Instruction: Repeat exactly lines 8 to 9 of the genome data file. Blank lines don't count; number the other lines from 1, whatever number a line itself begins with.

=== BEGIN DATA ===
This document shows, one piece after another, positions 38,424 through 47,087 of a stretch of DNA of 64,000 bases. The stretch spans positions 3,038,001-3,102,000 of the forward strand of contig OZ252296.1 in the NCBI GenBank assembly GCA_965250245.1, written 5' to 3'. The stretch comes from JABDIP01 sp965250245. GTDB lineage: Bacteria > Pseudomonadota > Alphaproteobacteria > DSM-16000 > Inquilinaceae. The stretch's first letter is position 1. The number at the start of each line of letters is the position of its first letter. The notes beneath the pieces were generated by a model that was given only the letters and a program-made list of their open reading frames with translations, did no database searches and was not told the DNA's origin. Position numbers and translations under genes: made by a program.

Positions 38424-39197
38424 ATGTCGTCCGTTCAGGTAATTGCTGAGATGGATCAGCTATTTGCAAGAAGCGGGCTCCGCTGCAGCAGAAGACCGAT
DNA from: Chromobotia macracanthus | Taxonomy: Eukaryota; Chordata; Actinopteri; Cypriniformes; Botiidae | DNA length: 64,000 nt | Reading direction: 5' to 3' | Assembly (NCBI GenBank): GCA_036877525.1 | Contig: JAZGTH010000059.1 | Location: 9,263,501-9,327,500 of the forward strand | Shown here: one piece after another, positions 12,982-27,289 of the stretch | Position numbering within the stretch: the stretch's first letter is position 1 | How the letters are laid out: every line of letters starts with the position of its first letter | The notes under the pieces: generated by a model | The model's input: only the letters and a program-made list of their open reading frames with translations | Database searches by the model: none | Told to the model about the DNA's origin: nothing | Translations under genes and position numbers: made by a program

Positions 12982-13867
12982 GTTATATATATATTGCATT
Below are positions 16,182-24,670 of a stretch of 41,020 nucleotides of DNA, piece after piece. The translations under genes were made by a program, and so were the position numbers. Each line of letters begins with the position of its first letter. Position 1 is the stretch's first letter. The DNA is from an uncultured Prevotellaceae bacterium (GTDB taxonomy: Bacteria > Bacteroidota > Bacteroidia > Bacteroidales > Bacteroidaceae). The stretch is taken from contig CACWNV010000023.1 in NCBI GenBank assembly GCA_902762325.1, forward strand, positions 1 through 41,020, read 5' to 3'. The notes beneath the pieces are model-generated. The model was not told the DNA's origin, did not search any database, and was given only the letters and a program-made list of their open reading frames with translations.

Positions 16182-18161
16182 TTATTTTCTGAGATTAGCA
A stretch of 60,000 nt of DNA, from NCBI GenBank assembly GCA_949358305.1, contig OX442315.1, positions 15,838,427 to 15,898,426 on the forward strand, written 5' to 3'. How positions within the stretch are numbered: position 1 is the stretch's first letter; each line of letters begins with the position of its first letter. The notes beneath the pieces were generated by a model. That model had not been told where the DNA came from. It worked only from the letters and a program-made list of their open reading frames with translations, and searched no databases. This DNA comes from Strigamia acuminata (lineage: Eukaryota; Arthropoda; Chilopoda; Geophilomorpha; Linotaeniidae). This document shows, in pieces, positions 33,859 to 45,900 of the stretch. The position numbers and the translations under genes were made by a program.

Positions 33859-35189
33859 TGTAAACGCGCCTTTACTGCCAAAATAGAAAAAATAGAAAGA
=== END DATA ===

Positions 16182-18161
16182 TTATTTTCTGAGATTAGCA